The bottom line when it comes to SSI, Lange reiterates, is to be proactive. “Don’t procrastinate,” he explains. “Getting all of this right will make a huge difference in your and your child’s life. You may be in for a long and difficult process of providing for your child and should do everything you can to take advantage of government programs.”

Finally, families who earn too much to qualify for Medicaid may still be eligible for the Children’s Health Insurance Program (CHIP), a government program that offers low-cost health insurance to children. If the parent of a child with a disability earns too much to qualify for Medicaid benefits but still struggles to pay healthcare expenses, CHIP can be a helpful solution. As with Medicaid, each state runs its CHIP program differently, so check your home state’s website for more information.

The CDC reports that a person with a disability will typically spend $17,431 each year on healthcare expenses.

Benefits for adults with disabilities 

Adults with a disability may also be eligible for SSI if they have little or no income, few or no resources, and have a disability (including blindness) or are age 65 or older. They may also be eligible for Medicaid benefits and Medicaid waivers. 

In addition, those who previously worked a certain number of years and paid into Social Security may qualify for Social Security Disability Insurance (SSDI) benefits. Eligibility for SSDI is based on two requirements. The individual must have: 

  • A disability that prevents the individual from working for at least a year
  • Years of work during which they have earned sufficient Social Security credits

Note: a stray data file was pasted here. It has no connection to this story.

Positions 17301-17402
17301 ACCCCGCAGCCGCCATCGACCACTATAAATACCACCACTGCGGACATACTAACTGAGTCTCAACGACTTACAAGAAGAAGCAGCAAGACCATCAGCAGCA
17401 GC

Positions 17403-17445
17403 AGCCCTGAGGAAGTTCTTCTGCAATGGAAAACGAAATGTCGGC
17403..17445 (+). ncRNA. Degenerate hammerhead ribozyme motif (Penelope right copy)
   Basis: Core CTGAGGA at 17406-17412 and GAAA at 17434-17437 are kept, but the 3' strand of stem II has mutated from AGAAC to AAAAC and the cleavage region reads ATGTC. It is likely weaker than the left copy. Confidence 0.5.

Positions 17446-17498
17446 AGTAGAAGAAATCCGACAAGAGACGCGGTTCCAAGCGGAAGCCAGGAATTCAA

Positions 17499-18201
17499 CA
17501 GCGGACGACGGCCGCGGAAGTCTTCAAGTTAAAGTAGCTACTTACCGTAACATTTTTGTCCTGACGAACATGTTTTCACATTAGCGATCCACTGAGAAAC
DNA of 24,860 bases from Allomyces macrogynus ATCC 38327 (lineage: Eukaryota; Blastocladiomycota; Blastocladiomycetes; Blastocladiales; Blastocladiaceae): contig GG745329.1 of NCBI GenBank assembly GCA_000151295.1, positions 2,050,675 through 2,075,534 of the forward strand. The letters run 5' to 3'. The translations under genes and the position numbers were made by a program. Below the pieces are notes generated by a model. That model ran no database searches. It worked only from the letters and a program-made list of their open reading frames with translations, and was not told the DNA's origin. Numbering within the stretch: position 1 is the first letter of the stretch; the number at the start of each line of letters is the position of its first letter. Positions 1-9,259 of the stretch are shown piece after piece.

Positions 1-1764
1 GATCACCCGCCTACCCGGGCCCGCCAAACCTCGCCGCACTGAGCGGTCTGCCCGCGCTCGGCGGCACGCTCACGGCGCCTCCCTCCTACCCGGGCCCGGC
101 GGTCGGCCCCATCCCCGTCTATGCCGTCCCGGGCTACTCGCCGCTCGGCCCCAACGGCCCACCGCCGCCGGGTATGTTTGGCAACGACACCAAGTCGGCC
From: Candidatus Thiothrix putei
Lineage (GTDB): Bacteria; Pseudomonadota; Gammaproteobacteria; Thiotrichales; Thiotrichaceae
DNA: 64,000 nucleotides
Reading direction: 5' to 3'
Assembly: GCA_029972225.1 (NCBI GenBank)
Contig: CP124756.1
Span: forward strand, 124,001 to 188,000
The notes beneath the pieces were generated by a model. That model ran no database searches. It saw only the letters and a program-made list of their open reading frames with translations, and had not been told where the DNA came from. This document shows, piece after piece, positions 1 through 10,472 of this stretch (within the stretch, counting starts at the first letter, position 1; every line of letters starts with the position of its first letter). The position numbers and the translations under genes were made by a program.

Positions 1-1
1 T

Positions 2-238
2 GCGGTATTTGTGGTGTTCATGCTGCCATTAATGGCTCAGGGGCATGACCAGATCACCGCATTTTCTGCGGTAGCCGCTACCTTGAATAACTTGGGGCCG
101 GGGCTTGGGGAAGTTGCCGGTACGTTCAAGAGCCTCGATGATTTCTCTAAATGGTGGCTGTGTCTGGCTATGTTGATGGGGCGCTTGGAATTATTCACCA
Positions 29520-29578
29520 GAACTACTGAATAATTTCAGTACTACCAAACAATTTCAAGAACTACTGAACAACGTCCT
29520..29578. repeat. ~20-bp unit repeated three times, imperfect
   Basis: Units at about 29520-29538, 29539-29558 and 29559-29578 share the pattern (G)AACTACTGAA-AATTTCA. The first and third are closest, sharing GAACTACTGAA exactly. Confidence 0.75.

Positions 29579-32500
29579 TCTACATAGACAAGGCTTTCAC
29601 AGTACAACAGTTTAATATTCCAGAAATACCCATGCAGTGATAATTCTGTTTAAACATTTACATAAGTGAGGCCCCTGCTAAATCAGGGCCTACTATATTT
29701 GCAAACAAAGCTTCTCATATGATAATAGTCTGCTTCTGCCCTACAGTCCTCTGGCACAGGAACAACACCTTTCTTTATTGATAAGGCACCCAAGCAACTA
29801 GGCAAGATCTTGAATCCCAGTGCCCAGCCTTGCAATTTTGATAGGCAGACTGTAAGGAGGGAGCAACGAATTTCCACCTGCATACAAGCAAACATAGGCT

Of course, each case is different, and eligibility will be determined by the SSA. 

“It can be tricky to navigate some of the rules around SSDI,” says Dan Stous, a Certified Financial Planner® and lead wealth advisor at Flagstone Financial Management in Lincoln, Nebraska. “But in a nutshell, you should be aware that your disabled loved one may qualify for federal financial aid.”

Adults with disabilities who continue to work  

People with disabilities can receive disability benefits and continue to work—up to a point. Someone receiving SSDI payments may not earn more than what’s known as substantial gainful activity (SGA). As of 2024, that amount is $1,550 per month. However, people who are blind have a higher SGA of $2,590.

Adults ages 18 to 64 with a disability who want to work can get a leg up through the Ticket to Work program, a government program designed to help people with disabilities find employment that’s right for them. The program guides participants through free employment services that can help them determine whether they are able to work, prepare to enter the economy, find a job, and be successful in the workplace. 

Veterans with disabilities 

Veterans with certain disabilities can qualify for monthly pension benefits, depending on yearly income and net worth. To be eligible, Veterans:

  • Must not have been dishonorably discharged
  • Must have served a certain length of time in the military—including at least one day during wartime—or have served as an officer
  • Must be at least one of the following:
    • Over the age of 65, permanently and totally disabled, living in a nursing home or long-term care facility due to a disability, or receiving SSDI or SSI payments

Caregiver support

A caregiver may get overwhelmed by aspects of providing care to a loved one, including managing finances. They may also struggle with the everyday demands of caregiving. Fortunately, resources exist that can help ease these hardships.

Two children using wheelchairs play basketball, one tossing a ball.

Some states offer programs that compensate family members or friends caring for a relative who receives Medicaid benefits. These programs vary significantly between states and often have complex eligibility requirements, so it’s important to do your research before applying. 

If the individual you’re caring for (say, your spouse) previously purchased a long-term care insurance policy, they may be eligible to submit claims for in-home care. Some policies will also provide compensation for a family caregiver. Contact your insurance agent and ask for a written confirmation of benefits.